Painting on a layer of epoxy to the floor of a garage to make it pretty and easy to clean
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- ~2-4 days, around 1-2 hours each day
Ever seen those speckled coated garage floorings in really nice homes?
Not only are they more aesthetic, but coated garage floors are also easier to clean. To have this done professionally would cost thousands of dollars, but there are products like the Rust-Oleum EpoxyShield Garage Floor Coating Kit, which is what I used, that are much more affordable. The difference between DIY and professional coatings is usually how good it looks and how long they last. When done right, the look should be similar. I’ve yet to time-test the durability of the DIY solution, so keep that in mind when deciding whether to do it yourself. I ultimately chose to go down the DIY route and hope that the coating will last for years to come.
Prep and clean the floor
This is the hardest and most time consuming part. First, empty the garage of everything so that every square inch of the flooring is accessible. I did this project right before I moved in, to take advantage of the opportunity when the garage would be empty. After the concrete floor is fully exposed, sweep thoroughly with a broom or a push broom. Next, wash the flooring. A hose might be enough, but I would recommend using a pressure washer, especially if the garage has seen it’s share of action. If there are oil spots or other heavy stains, you might want to use some concrete cleaning solution. Pour the solution onto the stain either as is (or diluted if the stain is light), and let is soak for around 20 minutes, then scrub vigorously with a wire brush. Scrape off any other gunk that may be on the concrete. Rinse off the cleaner, and use the long handled squeegee to push the water out of the garage.
Once the concrete if fully cleaned, it’s time to do the etching. Etching is a chemical process that opens the pores of the surface and allows the epoxy layer to better adhere to the concrete. There is a pack of powder included in the kit — this needs to be mixed with water to form the etching solution. A full bag mixes with 2 gallons of water. You can either get a large watering can to do this, but I just used an old milk jug and used half a bag at a time. Be sure to wear gloves for this. Working section by section, pour the solution on exposed concrete and use that wire brush to give it a good scrub. The area should fizz, and once the fizzing stops, rinse off the area with clean water while scrubbing the areas you etched. Scrub and rinse at least 3 times to make sure there’s no more solution left on the surface. Use the long handled squeegee again to make the floor as dry as possible.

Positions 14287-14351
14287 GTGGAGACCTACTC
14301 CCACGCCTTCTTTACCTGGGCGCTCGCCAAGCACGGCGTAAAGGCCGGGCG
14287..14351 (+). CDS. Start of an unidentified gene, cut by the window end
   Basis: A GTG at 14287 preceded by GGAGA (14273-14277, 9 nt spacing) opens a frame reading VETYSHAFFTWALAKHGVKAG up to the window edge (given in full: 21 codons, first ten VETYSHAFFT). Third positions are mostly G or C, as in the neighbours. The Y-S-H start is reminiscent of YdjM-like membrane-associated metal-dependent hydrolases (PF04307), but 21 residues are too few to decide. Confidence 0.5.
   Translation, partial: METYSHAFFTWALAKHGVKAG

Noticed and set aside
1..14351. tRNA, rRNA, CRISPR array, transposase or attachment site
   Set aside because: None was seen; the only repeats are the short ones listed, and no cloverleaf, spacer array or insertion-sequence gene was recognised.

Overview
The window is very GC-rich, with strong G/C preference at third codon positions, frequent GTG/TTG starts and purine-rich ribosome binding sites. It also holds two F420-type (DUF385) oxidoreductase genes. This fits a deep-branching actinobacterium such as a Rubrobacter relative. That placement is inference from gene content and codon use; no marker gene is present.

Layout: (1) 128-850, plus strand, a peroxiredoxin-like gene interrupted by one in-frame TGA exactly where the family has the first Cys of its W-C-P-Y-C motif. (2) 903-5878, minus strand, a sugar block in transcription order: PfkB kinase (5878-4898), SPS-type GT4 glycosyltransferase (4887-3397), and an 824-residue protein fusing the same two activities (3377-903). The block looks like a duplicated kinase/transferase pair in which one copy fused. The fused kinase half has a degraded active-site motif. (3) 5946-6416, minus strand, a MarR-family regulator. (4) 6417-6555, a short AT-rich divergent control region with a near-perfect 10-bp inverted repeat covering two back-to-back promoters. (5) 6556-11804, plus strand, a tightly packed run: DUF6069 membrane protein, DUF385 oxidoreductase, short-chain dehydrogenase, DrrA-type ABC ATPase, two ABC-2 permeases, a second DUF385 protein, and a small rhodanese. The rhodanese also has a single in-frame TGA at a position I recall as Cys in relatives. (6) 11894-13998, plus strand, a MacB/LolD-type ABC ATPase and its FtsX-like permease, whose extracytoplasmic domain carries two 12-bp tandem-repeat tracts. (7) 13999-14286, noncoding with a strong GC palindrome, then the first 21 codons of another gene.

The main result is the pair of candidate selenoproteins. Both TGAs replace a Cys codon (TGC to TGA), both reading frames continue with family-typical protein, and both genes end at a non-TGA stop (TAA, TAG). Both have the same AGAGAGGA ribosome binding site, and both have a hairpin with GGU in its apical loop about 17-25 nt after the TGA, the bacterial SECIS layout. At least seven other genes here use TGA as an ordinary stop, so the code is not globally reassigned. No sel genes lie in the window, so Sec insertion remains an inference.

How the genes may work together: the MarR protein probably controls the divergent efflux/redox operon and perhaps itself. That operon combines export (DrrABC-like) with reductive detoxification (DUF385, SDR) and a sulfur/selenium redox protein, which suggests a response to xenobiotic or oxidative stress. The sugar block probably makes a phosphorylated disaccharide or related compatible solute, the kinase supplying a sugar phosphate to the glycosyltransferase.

Wait 24 hours.
This step is only necessary if you have cracks in your concrete. I skipped this step, but here are some insights based on some videos I’ve watched.
The Rust-Oleum patch and repair kit is a 2 part epoxy that creates a solution stronger than concrete. Mix the two parts following the instructions (2 parts Base (b), 1 part Activator (a)) on a piece of cardboard. The epoxy will harden, so only mix what you will use in the next 10-20 minutes, and mix until the solution has a putty-like consistency. Spread the epoxy on cracks and use the putty knife to smooth the areas out.
Wait 8 hours.
This step is only necessary if your garage floor was previously coated and you’re not working with bare concrete. Again, I skipped this step, but here are some insights.
Before starting, use painter’s tape to tape up any areas of the wall that touch areas of concrete that you will be painting.
The Rust-Oleum floor primer can be used to allow the epoxy to bind to previously coated flooring. Stir the primer thoroughly, and then working in small sections, use a small brush to paint the edges of the garage. Make sure you start from the inside of the garage and work outwards so you avoid stepping on painted areas. Using a roller, roll the primer onto the rest of the flooring.
Wait 6 hours.
If you skipped the primer step above, make sure you use painter’s tape to tape up any areas of the wall that touch areas of concrete that you will be painting.
Some kits will come with a foam roller — mine did not, so I purchased an epoxy paint roller (note that the roller is meant specifically for epoxy, and will be more shed-resistant).
Wearing protective gloves, mix both sides of the pouch provided in the kit and then burst the pouch by rolling side A into side B, and mix for another 2 minutes. You’ll have one hour to complete the project once the pouch has been mixed. Cut a little corner off the pouch to open, and then pour it directly onto the floor, in roughly 4 foot ribbons. Working in sections, trim the sides using a paint brush and roll out the epoxy. Work your way from the back of the garage, careful not to paint yourself into a corner. Once each section is complete, toss the decorative chips (make sure the paint is still wet when you do this). Leave a 1 foot section of epoxy without the chips so that you can evenly distribute the next section. Continue this until you’ve covered the whole garage.
Wait 8-12 hours before foot traffic, 1-2 days before vehicle traffic.